I think the first through third questions you have to ask yourself to determine a workable investment strategy are when do I want the money, and when do I want more money and what do I want the money for?

So one brightline for us all is that if people are doling out investment advice with no consideration of those questions, they're just selling something.

Anonymous said...

Hey Mark,

The US Treasury announced today they're doing away with paper I-bonds. According to some people on the boglehead forum who wrote to the treasury, they just cut our annual purchase limit in half. From $30000 to $10000 to $5000 to ????

Stagflationary Mark said...


...that jobs graph was sending me to the Nexium...

So one brightline for us all is that if people are doling out investment advice with no consideration of those questions, they're just selling something.

(Thank GOD you did not ask me who the Vice President in charge of Nexium sales for the Pacific Northwest is. I nearly thought you had me there.)

I assuming that we're all still honoring the idea that statements made within parentheses are considered to be private thoughts and are not meant to actually be read of course.

(Oh please please please let that be the case!)

Stagflationary Mark said...


Thank you VERY much for calling that to my attention.

It turns out that the limit was actually $10,000 since you could buy $5,000 in online bonds and $5,000 in paper bonds.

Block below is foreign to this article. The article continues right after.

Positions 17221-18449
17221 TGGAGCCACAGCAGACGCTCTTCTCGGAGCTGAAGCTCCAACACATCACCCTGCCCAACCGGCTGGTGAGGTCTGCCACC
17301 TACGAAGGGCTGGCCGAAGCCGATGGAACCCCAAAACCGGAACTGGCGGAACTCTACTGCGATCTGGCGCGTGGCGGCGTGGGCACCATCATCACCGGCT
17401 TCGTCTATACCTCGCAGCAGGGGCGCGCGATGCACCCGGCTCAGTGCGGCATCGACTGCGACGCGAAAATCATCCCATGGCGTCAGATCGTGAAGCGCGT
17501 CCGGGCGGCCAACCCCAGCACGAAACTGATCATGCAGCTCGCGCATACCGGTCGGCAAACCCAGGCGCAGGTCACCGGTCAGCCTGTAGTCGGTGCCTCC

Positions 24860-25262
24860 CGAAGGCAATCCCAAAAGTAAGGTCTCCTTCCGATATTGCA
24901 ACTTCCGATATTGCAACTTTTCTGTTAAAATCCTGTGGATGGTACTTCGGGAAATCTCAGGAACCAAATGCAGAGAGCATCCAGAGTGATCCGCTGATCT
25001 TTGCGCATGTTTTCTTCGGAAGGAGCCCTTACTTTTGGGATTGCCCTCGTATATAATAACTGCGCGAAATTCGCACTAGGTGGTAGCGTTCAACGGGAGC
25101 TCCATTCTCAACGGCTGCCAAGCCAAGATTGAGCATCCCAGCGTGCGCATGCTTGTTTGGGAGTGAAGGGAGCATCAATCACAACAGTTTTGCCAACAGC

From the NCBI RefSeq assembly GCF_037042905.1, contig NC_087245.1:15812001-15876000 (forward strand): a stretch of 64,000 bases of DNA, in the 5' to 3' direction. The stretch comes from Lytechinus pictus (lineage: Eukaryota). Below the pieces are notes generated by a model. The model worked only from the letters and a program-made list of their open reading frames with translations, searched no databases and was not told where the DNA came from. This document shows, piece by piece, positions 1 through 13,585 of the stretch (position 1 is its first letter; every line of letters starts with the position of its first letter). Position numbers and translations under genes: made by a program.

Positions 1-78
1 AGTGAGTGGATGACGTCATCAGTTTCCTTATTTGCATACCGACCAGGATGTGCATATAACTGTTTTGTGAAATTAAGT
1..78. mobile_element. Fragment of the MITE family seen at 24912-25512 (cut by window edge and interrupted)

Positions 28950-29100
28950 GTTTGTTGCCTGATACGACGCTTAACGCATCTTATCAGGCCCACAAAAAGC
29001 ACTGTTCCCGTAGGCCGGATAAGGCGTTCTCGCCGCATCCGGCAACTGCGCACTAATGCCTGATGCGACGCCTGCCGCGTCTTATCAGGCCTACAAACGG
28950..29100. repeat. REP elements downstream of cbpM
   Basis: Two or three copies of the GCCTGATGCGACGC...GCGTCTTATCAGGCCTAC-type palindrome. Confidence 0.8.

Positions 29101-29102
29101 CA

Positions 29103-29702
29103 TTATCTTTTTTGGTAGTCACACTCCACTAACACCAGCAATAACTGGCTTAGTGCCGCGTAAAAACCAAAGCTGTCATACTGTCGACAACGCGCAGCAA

So we've technically gone from $60,000 per year to $10,000 per year to $5,000 per year.

That's a 92% reduction in paper safe stores of value in the past few years. That's in addition to the 3.4% real rate of 2000 dropping to 0.0% these days of course.

Anonymous said...

No problem Mark.
I've been maxing out on both paper and TD purchases for as long as I've been able to swing it. I'm not happy about this. I guess our leaders would rather be in hock to the Chinese and Saudis that US citizens...

Stagflationary Mark said...


There is one bright spot to this at least.

They would not be trying to stop us from buying I-Bonds if they did not intend to honor the ones they've already sold us.

Stagflationary Mark said...

I just did an I-Bond post based on this news.

dearieme said...

I used to worry that an investment linked to price inflation would have the disadvantage that it would lag behind earnings inflation. I doubt if that's a worry any more.

Stagflationary Mark said...


I still worry about it a bit, but mostly only if we were to hyperinflate.